(How to) Consolidate GVCFs for joint calling with GenotypeGVCFs
Tutorials | Created 2018-04-16 | Last updated 2019-01-23


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In GATK4, the GenotypeGVCFs tool can only take a single input i.e., 1) a single single-sample GVCF 2) a single multi-sample GVCF created by CombineGVCFs or 3) a GenomicsDB workspace created by GenomicsDBImport. If you have GVCFs from multiple samples (which is usually the case) you will need to combine them before feeding them to GenotypeGVCFs. The input samples must possess genotype likelihoods containing the allele produced by HaplotypeCaller with -ERC GVCF or -ERC BP_RESOLUTION.

Although there are several tools in the GATK and Picard toolkits that provide some type of VCF merging functionality, for this use case ONLY two of them can do the GVCF consolidation step correctly: GenomicsDBImport and CombineGVCFs.

GenomicsDBImport is the preferred tool (see detailed instructions below); CombineGVCFs is provided only as a backup solution for people who cannot use GenomicsDBImport. We know CombineGVCFs is quite inefficient and typically requires a lot of memory, so we encourage you to try GenomicsDBImport first and only fall back on CombineGVCFs if you experience issues that we are unable to help you solve (ask us for help in the forum!).


UsingGenomicsDBImport in practice

The GenomicsDBImport tool takes in one or more single-sample GVCFs and imports data over at least one genomics interval (this feature is available in v4.0.6.0 and later and stable in v4.0.8.0 and later), and outputs a directory containing a GenomicsDB datastore with combined multi-sample data. GenotypeGVCFs can then read from the created GenomicsDB directly and output the final multi-sample VCF.

So if you have a trio of GVCFs your GenomicsDBImport command would look like this, assuming you're running per chromosome (here we're showing the tool running on chromosome 20 and chromosome 21):

gatk GenomicsDBImport \
    -V data/gvcfs/mother.g.vcf \
    -V data/gvcfs/father.g.vcf \
    -V data/gvcfs/son.g.vcf \
    --genomicsdb-workspace-path my_database \
    --intervals chr20,chr21

That generates a directory called my_database containing the combined GVCF data for chromosome 20 and 21. (The contents of the directory are not really human-readable; see “extracting GVCF data from a GenomicsDB” to evaluate the combined, pre-genotyped data. Also note that the log will contain a series of messages like Buffer resized from 178298bytes to 262033 -- this is expected.) For larger cohort sizes, we recommend specifying a batch size of 50 for improved memory usage. A sample map file can also be specified when enumerating the GVCFs individually as above becomes arduous.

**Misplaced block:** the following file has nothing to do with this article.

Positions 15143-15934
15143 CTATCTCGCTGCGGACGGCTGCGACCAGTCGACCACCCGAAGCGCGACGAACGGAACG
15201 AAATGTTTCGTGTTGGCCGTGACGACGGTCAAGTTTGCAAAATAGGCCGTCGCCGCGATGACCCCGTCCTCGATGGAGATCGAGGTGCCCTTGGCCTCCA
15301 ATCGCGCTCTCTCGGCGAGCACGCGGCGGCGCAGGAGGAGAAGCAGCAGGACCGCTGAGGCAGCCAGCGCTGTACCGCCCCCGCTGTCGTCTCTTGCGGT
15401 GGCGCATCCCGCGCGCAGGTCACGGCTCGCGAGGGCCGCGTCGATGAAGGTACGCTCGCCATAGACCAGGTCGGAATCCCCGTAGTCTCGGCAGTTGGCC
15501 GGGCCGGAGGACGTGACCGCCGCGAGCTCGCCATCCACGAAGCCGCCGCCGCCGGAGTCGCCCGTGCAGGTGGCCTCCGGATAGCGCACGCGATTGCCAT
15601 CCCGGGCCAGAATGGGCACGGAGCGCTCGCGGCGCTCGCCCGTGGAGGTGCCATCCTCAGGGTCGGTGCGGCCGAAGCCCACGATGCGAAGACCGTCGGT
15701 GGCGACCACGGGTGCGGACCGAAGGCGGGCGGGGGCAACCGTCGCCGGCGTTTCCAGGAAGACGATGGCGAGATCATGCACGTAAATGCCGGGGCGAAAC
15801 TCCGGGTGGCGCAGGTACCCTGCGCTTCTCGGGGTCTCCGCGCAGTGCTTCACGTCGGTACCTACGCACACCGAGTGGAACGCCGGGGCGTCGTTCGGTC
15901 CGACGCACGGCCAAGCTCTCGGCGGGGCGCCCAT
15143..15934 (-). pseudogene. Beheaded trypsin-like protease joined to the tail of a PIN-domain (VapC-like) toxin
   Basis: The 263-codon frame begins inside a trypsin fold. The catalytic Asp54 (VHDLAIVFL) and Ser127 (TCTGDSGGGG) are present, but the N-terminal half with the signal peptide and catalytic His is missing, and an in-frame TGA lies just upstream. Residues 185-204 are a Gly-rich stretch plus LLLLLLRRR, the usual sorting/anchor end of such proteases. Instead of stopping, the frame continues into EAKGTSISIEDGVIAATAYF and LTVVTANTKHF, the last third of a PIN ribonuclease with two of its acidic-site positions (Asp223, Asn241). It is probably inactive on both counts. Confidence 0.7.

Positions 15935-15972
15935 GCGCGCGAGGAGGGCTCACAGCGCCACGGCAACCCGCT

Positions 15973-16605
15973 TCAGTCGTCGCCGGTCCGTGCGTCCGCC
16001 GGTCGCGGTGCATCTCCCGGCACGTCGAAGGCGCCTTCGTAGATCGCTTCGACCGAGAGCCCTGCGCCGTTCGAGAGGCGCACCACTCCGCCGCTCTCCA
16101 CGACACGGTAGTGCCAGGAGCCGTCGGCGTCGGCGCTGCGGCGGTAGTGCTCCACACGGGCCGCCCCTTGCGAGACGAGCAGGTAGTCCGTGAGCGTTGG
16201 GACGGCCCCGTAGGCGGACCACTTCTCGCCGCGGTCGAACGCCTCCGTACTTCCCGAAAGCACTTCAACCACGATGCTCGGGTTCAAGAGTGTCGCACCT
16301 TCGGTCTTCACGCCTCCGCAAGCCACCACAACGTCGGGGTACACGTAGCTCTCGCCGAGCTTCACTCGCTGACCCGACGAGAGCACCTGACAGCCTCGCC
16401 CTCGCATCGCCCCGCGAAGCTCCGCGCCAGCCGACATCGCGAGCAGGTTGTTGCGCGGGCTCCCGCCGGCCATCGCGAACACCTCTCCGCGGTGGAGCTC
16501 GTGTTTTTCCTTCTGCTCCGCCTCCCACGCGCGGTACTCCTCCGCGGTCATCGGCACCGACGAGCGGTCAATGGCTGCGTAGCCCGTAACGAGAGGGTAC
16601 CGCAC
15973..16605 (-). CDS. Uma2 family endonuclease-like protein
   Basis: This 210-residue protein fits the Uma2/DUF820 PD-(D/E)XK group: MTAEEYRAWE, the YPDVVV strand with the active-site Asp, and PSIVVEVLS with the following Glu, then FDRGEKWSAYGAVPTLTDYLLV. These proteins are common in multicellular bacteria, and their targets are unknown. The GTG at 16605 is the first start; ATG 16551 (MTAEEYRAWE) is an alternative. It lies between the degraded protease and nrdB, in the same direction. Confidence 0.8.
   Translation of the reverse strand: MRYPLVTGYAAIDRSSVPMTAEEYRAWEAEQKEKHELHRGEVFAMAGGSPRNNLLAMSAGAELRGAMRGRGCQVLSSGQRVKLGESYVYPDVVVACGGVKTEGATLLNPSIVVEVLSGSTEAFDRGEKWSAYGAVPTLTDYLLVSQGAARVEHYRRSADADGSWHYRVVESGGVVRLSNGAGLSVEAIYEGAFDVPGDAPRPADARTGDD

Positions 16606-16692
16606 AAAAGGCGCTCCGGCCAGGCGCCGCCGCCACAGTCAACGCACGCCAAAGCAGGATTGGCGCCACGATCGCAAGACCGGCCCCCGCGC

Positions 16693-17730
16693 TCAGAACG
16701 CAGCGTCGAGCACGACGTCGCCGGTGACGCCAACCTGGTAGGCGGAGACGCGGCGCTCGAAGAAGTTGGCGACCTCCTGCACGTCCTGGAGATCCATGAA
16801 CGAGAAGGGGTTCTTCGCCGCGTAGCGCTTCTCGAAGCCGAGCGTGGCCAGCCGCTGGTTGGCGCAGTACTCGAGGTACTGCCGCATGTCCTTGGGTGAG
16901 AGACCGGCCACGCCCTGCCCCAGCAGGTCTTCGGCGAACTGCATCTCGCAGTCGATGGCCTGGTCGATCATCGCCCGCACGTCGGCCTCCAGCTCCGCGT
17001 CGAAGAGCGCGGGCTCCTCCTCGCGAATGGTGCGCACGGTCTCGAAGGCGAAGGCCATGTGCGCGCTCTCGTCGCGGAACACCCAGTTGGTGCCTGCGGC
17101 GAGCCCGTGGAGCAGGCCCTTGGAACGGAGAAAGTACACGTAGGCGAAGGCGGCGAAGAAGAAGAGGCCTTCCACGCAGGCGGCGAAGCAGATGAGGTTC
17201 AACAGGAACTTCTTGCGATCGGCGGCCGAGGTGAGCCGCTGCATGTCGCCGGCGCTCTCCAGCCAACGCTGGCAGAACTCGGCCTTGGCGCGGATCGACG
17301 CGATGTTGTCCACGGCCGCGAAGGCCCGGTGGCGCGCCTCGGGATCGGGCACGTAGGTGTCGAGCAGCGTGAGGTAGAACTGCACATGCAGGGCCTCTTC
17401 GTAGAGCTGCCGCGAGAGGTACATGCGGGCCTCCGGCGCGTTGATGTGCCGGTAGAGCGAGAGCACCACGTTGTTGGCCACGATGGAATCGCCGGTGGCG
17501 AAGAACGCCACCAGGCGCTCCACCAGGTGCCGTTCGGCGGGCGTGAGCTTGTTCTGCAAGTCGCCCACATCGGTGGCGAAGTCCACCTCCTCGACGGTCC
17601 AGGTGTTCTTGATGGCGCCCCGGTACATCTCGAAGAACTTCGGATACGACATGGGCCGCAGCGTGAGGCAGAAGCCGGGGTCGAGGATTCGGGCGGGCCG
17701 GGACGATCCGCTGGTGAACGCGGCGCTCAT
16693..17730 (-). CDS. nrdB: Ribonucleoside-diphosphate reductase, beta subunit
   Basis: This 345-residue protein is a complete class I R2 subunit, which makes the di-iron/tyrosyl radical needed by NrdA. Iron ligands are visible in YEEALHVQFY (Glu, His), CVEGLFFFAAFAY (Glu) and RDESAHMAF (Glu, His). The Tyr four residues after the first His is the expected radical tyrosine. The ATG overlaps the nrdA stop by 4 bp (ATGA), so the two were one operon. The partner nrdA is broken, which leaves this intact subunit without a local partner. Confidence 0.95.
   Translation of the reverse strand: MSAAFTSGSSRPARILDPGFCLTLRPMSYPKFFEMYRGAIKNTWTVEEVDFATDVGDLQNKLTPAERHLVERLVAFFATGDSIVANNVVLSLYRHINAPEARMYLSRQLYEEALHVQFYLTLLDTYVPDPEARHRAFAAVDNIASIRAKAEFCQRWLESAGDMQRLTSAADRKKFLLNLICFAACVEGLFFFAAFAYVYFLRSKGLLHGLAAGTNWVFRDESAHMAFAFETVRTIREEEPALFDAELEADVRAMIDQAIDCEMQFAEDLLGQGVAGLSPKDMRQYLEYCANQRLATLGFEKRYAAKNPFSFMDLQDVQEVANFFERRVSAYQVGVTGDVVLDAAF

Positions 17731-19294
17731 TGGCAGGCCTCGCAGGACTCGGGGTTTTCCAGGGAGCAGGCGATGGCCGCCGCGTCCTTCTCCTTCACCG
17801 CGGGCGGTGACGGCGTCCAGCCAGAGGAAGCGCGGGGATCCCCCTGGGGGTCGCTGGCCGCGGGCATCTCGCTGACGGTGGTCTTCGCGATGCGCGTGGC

Then you run joint genotyping; note the gendb:// prefix to the database input directory path. Note that this step requires a reference, even though the import can be run without one.

gatk GenotypeGVCFs \
    -R data/ref/ref.fasta \
    -V gendb://my_database \
    -newQual \
    -O test_output.vcf 

And that's all there is to it.


Important limitations and Common “Gotchas”:

  1. You can't add data to an existing database; you have to keep the original GVCFs around and reimport them all together when you get new samples. For very large numbers of samples, there are some batching options.

  2. At least one interval must be provided when using GenomicsDBImport.

  3. Input GVCFs cannot contain multiple entries for a single genomic position

  4. GenomicsDBImport cannot accept multiple GVCFs for the same sample, so if for example you generated separate GVCFs per chromosome for each sample, you'll need to either concatenate the chromosome GVCFs to produce a single GVCF per sample (using GatherVcfs) or scatter the following steps by chromosome as well.

  5. The annotation counts specified in the header MUST BE VALID! If not, you may see an error like A fatal error has been detected by the Java Runtime Environment [...] SIGSEGV with mention of a core dump (which may or may not be output depending on your system configuration.) You can check you annotation headers with vcf-validator from VCFtools [https://github.com/vcftools/vcftools]

  6. GenomicsDB will not overwrite an existing workspace. To rerun an import, you will have to manually delete the workspace before running the command again.

  7. If you’re working on a POSIX filesystem (e.g. Lustre, NFS, xfs, ext4 etc), you must set the environment variable TILEDB_DISABLE_FILE_LOCKING=1 before running any GenomicsDB tool. If you don’t, you will likely see an error like Could not open array genomicsdb_array at workspace:[...]

  8. HaplotypeCaller output containing MNPs cannot be merged with CombineGVCFs or GenotypeGVCFs. For phasing nearby variants in multi-sample callsets, MNPs can be inferred from the phase set (PS) tag in the FORMAT field.

  9. There are a few other, rare bugs we’re in the process of working out. If you run into problems, you can check the open github issues [https://github.com/broadinstitute/gatk/issues?utf8=%E2%9C%93&q=is%3Aissue+is%3Aopen+genomicsdb] to see if a fix is in in progress.

If you can't use GenomicsDBImport for whatever reason, fall back to CombineGVCFs instead. It is slower but will allow you to combine GVCFs the old-fashioned way.


Addendum: extracting GVCF data from the GenomicsDB

If you want to generate a flat multisample GVCF file from the GenomicsDB you created, you can do so with SelectVariants as follows:

gatk SelectVariants \
    -R data/ref/ref.fasta \
    -V gendb://my_database \
    -O combined.g.vcf

Bells and Whistles

GenomicsDB now supports allele-specific annotations [ https://software.broadinstitute.org/gatk/documentation/article?id=9622 ], which have become standard in our Broad exome production pipeline.

GenomicsDB can now import directly from a Google cloud path (i.e. gs://) using NIO.


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